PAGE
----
Maccabees, the Fifth Book of
Maccabees, The Fifth Book Of, an important chronicle of Jewish affairs, which was for the first time printed in Arabic in the Paris Polyglot (1645), and was thence copied into the London Polyglot (1657).
I. Title. — The name, the fifth book of Maccabees, has been given to this production by Cotton, who placed it as fifth in his order of the books of Maccabees. According to the remark at the end of chap. 16, the first, part of this book, i.e. chap. 1:50-16:26, is entitled The second Book of Maccabees according to the Translation of the Hebrews, while the second part, i.e. chap. 17:1-59:96, is simply called The second Book of Maccabees. The fact that this second part gives the history of John Hyrcanus (ch. 20) has led Calmet (Dict. of the Bible, s.v. Maccabees) and others to suppose that it is the same as the so-called fourth book of Maccabees, a unique MS. of which, written in Greek, Sixtus Senensis saw in the library of Sanctes Pagninus, at Lyons, and which was afterwards destroyed by fire, so that the fifth of Maccabees is sometimes also called the fourth. The description of the MS. given by Sixtus Senensis (Bibl. Sancta, lib. i, sec. 3) has been printed in English by Whiston (Authentic Records, 1:206, etc.) and Cotton, The five Books of Maccabees, Introd. p. 38, etc. See MACCABEES, FOURTH BOOK OF (b).
II. Contents. — This book contains the history of the Jews from Heliodorus's attempt to plunder the treasury at Jerusalem till the time when Herod revelled in the noblest blood of the Jews, and completed the tragedy of the Maccabaean princes by slaughtering his own wife Mariamne, her mother Alexandra, and his own two sons Alexander and Aristobulus, i.e. B.C. 184 to B.C. 6, thus embracing a period of 178 years. The subjoined table shows the parallelism between the narrative recorded in this book and the accounts contained in 1 and 2 Maccabees and the works of Josephus.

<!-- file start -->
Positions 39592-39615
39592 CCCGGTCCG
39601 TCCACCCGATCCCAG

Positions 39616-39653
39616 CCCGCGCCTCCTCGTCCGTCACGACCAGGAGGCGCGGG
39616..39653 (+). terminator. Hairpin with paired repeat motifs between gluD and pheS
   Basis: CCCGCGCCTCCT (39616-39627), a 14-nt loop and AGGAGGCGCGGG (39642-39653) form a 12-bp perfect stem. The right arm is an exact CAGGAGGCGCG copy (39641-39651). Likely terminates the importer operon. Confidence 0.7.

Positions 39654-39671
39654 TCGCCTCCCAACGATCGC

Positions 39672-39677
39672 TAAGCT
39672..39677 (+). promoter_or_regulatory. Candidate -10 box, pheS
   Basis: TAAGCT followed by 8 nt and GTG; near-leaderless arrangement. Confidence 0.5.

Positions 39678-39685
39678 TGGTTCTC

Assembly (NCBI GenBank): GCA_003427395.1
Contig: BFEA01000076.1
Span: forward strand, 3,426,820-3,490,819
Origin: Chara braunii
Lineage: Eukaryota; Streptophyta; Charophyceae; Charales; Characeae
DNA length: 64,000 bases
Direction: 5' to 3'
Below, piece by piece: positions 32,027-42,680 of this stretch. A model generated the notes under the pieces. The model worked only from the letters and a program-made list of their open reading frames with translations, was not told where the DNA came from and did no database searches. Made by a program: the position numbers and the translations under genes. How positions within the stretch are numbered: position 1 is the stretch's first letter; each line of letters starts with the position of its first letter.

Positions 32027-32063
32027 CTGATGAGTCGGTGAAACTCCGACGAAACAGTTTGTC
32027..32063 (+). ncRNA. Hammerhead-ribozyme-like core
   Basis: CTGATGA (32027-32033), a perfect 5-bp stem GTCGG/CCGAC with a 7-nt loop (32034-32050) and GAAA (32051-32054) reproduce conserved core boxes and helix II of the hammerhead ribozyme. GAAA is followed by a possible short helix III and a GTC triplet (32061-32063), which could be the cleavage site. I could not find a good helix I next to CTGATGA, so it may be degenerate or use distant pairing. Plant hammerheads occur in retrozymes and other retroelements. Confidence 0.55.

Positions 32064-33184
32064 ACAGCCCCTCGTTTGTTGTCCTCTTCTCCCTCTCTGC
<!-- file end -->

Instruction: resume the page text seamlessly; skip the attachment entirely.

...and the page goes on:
III. Historical and Religious Character. — It will be seen from the annexed table that the first part of this production (1-19), which embraces the Maccabaean period, is to a great extent parallel with 1 and 2 Maccabees, whilst the second part, which records the post-Maccabaean history down to the birth of Christ (20-59), is parallel with Josephus, Ant. 13:15-16:17; War, 1:317. The historical worth of 5 Maccabees is therefore easily ascertained by comparing its narrative with that of 1 and 2 Maccabees, and with the corresponding portions of Josephus. By this means it will be seen that. notwithstanding its several historical and chronological blunders (compare 5 Maccabees 10:16, 17, with 2 Maccabees 10:29; 5 Maccabees 9, with 1 Maccabees 7:7; 5 Maccabees 8:1-8, with 1 Maccabees 9:73; 12:48; Joseph. Ant. 13:11; 5 Maccabees 20:17, with Ant. 13:15; 5 Maccabees 21:17, with Ant. 7:12), especially when recording foreign history (comp. 5 Maccabees 12), it is a trustworthy and valuable narrative. There can be no question that some of its blunders are owing to mistakes committed by transcribers (e.g. the name Felix, which stands five times for three different persons, 5 Maccabees 3:14; 7:8, 34, comp. with 1 Maccabees 3:10; 2 Maccabees 5:22; 8:33; the name Gorgias, 5 Maccabees 10, is a mistake for Timotheus, as is evident from 2 Maccabees 10; Joseph. Ant. 12:11; so also two for nine, 5 Maccabees 19:8); and that, as a whole, it is far more simple and natural, and far less blundering and miraculous, and therefore more credible than 2 Maccabees As to its religious character, the book shows most distinctly that the Jews of those days firmly believed in the survival of the soul after the death of the body, in a general resurrection of the dead, and in a future judgment (5:12, 13, 17, 22, 43, 48-51; 59:14, etc.).
IV. Author, Date, and Original Language — This book is a compilation, made in Hebrew, by a Jew who lived after the destruction of Jerusalem, from ancient Hebrew memoirs or chronicles, which were written shortly after the events transpired. This is evident from the whole complexion of the document, even in the translation for the original has not as yet come to light-as may be seen from the few features here offered for consideration: